Campus Reform | Asian-American student demands following recent incidents mirror Black students' demands post George Floyd

Asian-American student demands following recent incidents mirror Black students' demands post George Floyd

Duke University students released demands to address perceived anti-Asian racism on campus.

The list — both in content and tone — is very similar to demands published across the nation after the death of George Floyd.

Duke University students released a list of demands to address alleged anti-Asian racism on campus.

Asian-American students at the university wrote that an email from Duke President Vincent Price about the rise in perceived anti-Asian hate was “disingenuous and perfunctory” since “Price has moved little to none with tangible actions in addressing xenophobic, racial biases and hate crimes against the Asian and Asian American community, especially at Duke.”

[RELATED: Black Student Union demands segregated safe spaces 'on and off campus']

The authors state that “community members are disappointed and angered at the lack of intention and care” from administrators. Accordingly, they released several pages’ worth of demands.

Though Duke created its Asian American and Diaspora Studies Program in 2018, the students demanded that the school “institutionalize” an ethnic studies department. This move would “empower students and faculty to critically engage with and navigate systems of power, ensure that Duke has an institutionalized commitment to these critical studies, and push forth Duke’s commitment to anti-racism.”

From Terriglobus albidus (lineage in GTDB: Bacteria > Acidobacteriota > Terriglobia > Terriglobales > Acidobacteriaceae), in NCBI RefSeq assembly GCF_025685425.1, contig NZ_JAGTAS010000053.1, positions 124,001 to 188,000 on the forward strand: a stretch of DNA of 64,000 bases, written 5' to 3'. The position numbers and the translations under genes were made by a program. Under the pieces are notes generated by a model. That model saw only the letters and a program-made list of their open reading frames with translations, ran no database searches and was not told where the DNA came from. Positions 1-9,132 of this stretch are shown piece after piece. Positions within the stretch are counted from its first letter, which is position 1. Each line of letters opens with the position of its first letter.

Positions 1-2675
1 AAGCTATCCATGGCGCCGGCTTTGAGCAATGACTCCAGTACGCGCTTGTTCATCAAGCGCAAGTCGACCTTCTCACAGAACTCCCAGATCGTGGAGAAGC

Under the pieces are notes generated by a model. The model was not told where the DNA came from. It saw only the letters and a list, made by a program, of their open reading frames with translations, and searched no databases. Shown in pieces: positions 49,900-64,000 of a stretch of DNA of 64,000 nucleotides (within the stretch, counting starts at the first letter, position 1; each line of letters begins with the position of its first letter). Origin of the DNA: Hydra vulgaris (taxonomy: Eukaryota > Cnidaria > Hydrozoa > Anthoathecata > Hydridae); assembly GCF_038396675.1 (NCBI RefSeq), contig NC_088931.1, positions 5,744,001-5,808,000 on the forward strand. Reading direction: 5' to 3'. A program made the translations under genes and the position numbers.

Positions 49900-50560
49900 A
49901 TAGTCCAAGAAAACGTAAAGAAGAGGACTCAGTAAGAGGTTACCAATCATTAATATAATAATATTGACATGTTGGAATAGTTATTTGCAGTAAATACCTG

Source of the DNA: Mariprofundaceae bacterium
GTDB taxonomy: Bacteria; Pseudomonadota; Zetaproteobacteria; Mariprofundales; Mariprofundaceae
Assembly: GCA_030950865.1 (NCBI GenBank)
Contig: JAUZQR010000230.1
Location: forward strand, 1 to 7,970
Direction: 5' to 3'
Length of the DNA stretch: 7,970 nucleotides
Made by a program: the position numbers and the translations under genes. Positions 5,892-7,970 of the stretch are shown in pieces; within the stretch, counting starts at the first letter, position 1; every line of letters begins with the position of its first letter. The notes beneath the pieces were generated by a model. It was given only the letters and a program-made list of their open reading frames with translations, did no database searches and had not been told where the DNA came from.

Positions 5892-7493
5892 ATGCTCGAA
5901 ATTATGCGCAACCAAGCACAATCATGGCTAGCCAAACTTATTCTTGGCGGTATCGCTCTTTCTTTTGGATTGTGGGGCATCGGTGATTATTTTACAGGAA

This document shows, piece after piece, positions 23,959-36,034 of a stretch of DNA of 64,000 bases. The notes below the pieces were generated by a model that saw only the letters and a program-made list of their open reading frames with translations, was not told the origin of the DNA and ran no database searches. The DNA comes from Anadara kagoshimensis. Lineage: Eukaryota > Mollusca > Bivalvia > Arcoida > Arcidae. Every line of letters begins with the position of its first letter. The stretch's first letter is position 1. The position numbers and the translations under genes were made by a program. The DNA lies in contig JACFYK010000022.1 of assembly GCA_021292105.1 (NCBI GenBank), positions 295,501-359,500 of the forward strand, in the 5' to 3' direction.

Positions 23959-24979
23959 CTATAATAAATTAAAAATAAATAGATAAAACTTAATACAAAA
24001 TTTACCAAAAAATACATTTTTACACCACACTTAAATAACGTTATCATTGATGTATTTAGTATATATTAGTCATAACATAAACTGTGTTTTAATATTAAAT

[RELATED: Ivy League schools accused of anti-Asian discrimination condemn anti-Asian hate]

Similarly, the students demanded an increased “availability of mental health resources and support” specifically for “students of color and other marginalized communities.”

The authors also want more robust hate and bias penalties in Duke’s student conduct policies.

“Duke must update the Duke Community Standard and Office of Student Conduct’s Undergraduate Policies to explicitly address discriminatory, marginalizing, and oppressive conduct by recognized student groups,” wrote the students. 

[RELATED: Leading textbook company goes 'woke,' vows to switch from using only 'English names']

The list — both in content and tone — is remarkably similar to demands published across the United States following the death of George Floyd.

At the University of Pennsylvania, for instance, a group called Police Free Penn issued a document that began with an indictment toward the administration and concluded with a lengthy list of recommended reforms.

[RELATED: Citing ‘wellness’ and defund police ‘demands,’ Penn students boycott Election Day classes]

More recently, the Black Student Union at DePaul University demanded more resources for minority students following the January 6 riot on Capitol Hill.

Follow the author of this article on Twitter: @BenZeisloft